- Reduce your intake of oxalate (probably not applicable to women under 35). Avoid eating spinach, swiss chard, rhubarb or beetroot more than twice a week. These foods are especially high in oxalate. Avoid excess vitamin C supplements (less than 1000mg per day), which are turned into oxalate. Diabetics also pass significantly more oxalate in their urine than non-diabetics and so it may help to reduce your levels of oxalate if your diabetes is kept under good control by eating healthily and proper regular monitoring.
- Eat five fruit and vegetables a day and reduce your intake of processed foods. Processed foods are often high in salt or added sugar and fat. Unprocessed foods are often richer in potassium and there is evidence that patients who eat up to five portions of these foods a day probably get less kidney stones in the long run. Potassium isn't only present in oranges and bananas, it is also found in dairy (milk or yoghurt), nuts and seeds (especially peanuts, sunflower seeds and hazelnuts), all types of beans, vegetables (especially carrots, cabbage and squash), tomatoes, starchy foods (including pasta, potatoes and wholemeal bread), fish and pork.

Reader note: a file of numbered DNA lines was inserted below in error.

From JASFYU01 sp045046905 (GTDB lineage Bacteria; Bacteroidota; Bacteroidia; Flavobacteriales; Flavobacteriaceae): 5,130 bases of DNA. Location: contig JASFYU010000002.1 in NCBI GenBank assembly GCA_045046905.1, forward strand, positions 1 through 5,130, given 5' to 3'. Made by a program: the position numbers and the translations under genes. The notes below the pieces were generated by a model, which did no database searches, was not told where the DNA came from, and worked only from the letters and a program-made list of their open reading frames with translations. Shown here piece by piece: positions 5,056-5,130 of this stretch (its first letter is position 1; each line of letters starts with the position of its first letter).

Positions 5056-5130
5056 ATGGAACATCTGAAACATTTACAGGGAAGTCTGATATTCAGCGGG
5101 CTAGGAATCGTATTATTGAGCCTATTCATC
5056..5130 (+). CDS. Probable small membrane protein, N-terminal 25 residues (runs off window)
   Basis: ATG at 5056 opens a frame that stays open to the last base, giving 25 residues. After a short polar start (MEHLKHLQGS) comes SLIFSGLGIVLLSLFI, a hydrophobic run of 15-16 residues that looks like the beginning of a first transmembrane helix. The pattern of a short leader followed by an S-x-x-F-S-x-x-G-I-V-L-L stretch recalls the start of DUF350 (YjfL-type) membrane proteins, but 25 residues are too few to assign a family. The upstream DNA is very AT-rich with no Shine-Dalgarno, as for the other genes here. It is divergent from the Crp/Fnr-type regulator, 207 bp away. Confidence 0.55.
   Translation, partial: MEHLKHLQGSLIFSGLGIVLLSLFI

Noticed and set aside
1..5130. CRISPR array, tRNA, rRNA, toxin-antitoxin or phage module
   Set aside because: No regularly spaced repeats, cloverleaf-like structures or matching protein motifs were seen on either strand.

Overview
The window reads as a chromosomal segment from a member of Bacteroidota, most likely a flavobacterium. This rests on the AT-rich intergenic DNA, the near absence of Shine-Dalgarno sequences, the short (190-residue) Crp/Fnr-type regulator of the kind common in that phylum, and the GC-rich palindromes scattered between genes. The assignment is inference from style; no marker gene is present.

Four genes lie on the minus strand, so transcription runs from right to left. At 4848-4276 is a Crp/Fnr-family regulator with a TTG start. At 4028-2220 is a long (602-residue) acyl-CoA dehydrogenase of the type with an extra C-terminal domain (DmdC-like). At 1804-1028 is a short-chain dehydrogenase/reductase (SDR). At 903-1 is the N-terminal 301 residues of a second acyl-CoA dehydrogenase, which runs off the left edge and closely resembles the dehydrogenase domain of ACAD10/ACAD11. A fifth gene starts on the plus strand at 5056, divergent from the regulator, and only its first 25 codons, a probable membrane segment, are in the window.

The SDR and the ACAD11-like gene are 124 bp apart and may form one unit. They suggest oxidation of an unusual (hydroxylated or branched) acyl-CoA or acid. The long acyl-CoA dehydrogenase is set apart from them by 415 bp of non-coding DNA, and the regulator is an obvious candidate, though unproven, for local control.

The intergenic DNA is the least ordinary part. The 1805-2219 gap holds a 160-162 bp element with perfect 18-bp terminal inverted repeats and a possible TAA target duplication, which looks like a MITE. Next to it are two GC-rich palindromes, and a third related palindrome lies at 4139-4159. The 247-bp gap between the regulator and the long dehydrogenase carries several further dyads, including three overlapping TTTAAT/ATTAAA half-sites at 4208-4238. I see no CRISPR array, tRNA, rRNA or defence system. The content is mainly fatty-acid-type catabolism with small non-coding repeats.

While fluid and diet is very important, at least 1% of kidney stones may have a significant underlying medical cause like hyperparathyroidism (especially in women) or an inherited cause like cysteinuria. Gout and recurrent infections are common associated problems that also need separate investigation and treatment to prevent recurrent stone growth.
Please note this advice only applies to kidney stones in adults and not children.
This advice is based on a variety of evidence including randomised trials (Pak and Borghi), prospective epidemiological studies (Curhan), laboratory work (Stickler), and US Department of Food and Agriculture food lists (website). A high potassium diet can be dangerous in patients with severe kidney impairment or on dialysis who are usually advised to be on a low potassium diet. This leaflet represents the personal advice of Mr Jonathan Ord who is a member of the British Association of Urological Surgeons and is not the official advice leaflet of the British Association of Urological Surgeons (see their website, or the NICE guideline 2019). However, most points are consistent with other advice leaflets produced.
Last updated Wednesday 27 November 2019
First published on Thursday 2 May 2019